That morality, for the most part, stems entirely from practices oppressive to the senses and to instinct is absurd. Any time that an action does not directly (or one could argue malignantly, but I think it does not matter if there is ill intent or not, you do not bother someone who is not asking to be bothered) cause someone injury, then it is not immoral. It is absolutely, emphatically proper. If one wants to fuck in the park at 3:00 A.M. with no one else around, then it is a great thing! To address sexuality in general, the tradition of it being scandalous and impure (outside of marriage, but to some no matter what) is so entirely offensive to rationality and sensuality as to be insane. Sure, there is a risk of pregnancy and STDs, but when both members of the relationship (or more than two, whatever!!) understand the risk before engaging in the action, then there is no justification for it being wrong if it does not then interfere in some other lives. I mean DIRECTLY affect; a mother or father being upset about their son or daughter fucking is NOT direct, it is indirect and an invasion of basic rights. The tradition of thinking men having any femininity or women masculinity wrong is blatantly wrong, and the very traditions of what is or is not feminine or masculine is very often blatantly wrong as well (although that is less morality, but people portray it as such incorrectly). To think that pride is a 'deadly sin' is an outrage. Pride fuels men to the zenith of their abilities, to act when they might otherwise not, sometimes to ruin, and sometimes to greater success than seemed feasible at all. Emotions have drawbacks when people utilize them incorrectly, they are not good or wrong by themselves.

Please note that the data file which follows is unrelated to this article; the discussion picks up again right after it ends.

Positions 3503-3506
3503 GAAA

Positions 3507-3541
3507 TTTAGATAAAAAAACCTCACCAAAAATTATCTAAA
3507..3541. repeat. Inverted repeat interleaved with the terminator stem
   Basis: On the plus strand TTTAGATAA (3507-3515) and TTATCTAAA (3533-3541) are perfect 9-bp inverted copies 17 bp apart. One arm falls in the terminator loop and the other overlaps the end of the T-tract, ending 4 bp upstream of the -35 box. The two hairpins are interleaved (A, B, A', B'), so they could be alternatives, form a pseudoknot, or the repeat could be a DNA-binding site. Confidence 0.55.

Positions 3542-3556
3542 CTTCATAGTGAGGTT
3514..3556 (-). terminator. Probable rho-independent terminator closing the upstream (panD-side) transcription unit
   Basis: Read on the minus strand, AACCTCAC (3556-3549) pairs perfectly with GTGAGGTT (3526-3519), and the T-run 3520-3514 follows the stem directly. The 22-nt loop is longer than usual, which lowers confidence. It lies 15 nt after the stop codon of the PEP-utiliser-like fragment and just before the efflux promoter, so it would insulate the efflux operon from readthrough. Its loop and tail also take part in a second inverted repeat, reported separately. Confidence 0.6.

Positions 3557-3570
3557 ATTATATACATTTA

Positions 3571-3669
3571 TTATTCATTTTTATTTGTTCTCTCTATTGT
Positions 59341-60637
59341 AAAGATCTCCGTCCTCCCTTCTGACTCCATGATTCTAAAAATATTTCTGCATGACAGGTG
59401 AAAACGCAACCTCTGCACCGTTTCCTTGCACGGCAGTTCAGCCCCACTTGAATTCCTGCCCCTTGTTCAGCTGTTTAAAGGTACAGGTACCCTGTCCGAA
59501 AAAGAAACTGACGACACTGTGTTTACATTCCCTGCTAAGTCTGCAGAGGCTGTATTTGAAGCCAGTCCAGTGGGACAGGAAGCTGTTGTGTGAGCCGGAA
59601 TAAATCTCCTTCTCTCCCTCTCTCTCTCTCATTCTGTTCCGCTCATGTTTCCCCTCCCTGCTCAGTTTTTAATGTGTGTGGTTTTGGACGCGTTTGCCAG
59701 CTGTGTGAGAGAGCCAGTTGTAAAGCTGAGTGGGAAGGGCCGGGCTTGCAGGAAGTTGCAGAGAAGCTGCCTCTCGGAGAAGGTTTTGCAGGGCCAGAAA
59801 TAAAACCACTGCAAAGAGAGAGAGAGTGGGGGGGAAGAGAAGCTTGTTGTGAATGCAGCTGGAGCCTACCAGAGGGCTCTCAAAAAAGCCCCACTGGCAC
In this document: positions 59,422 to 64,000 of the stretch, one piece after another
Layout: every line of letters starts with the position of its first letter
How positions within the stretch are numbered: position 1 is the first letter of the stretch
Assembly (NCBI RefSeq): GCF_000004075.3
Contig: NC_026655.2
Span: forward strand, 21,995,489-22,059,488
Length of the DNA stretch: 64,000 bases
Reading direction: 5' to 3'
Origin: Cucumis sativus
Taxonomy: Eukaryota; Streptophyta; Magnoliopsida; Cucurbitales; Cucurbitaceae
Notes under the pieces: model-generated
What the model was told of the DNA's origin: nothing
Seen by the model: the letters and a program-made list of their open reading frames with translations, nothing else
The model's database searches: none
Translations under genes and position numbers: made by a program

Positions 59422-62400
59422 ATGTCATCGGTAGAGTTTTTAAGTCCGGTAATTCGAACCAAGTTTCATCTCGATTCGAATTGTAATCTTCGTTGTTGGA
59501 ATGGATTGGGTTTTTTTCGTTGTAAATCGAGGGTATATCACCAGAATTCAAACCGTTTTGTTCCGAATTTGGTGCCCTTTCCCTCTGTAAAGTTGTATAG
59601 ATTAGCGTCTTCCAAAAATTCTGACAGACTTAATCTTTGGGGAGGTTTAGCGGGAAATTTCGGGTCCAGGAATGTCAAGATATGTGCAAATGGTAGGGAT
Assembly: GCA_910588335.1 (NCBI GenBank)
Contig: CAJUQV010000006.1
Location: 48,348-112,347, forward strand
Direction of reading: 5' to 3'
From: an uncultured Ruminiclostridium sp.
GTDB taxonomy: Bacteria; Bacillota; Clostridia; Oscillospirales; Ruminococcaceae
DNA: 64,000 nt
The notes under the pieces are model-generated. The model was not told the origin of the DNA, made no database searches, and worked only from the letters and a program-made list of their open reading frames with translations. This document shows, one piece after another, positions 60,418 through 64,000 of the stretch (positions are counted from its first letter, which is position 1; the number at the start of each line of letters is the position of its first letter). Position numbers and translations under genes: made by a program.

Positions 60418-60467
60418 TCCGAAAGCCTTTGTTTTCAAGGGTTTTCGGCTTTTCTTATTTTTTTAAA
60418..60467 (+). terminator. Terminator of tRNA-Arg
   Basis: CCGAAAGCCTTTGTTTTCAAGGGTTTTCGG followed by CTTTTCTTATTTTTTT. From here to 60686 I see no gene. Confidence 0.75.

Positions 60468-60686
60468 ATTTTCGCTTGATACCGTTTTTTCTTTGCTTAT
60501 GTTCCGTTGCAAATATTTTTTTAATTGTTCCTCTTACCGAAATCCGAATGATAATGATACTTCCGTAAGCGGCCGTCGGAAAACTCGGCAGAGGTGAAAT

Reliance on tradition to formulate any part of one's ideology is also insane and should easily be realized as ignorant, but, unfortunately, even for one who realizes this, tradition inexorably constrains one's life. The way banks go about their business (look at how that worked out in the last year) constrains our lives due to tradition. The absurd concept that waving a flag makes you patriotic is impossible to escape, and ought to rightfully make one angry, as, at least in the United States, our tradition of patriotism is nothing but destructive because it creates massive ignorance and an inflated sense of ability that is NO LONGER TRUE IN THE UNITED STATES - THE SUPERPOWER HAS FALLEN. Now, with the greatest of asseveration, let me say that tradition ought to guide us and lead us and teach us; knowledge can do nothing but help us, and many traditions are genuinely from knowledge, and so long as one examines and understands that knowledge at least passingly, then marvelous. The tradition of how to properly run will help oneself (but, for instance, it seems maybe not the traditions of squatting and leg pressing and et cetera are as valuable as used to be thought!). To allow tradition to entirely dictate the actions of our world would cause massive failure and destruction, and it is a shame that humanity takes decades or hundreds of years after a tradition is proven rubbish to abandon it (and I am using humanity to refer to a majority, surely it is impossible to eradicate all but the most supremely and impossible to refute traditions in entirety; the rest will always have someone to espouse them.)

EDIT: I am going to add this as maybe a way to clarify and paraphrase my entire viewpoint as pertains to holidays: the problem is not with people being happy or excited about something, the problem is where they say 'happy Christmas' as opposed to 'hey, so what fun activities did you do today? :)'. The former is an artificial and generic construct that does not impart any personal meaning, but the latter actually specifically addresses the person.

3 comments:

jake.embley said...
This comment has been removed by the author.
thunda said...

slightly hysterical & unhinged

7/10 not your finest work

Joel said...

Except it is not close to hysterical nor unhinged %__%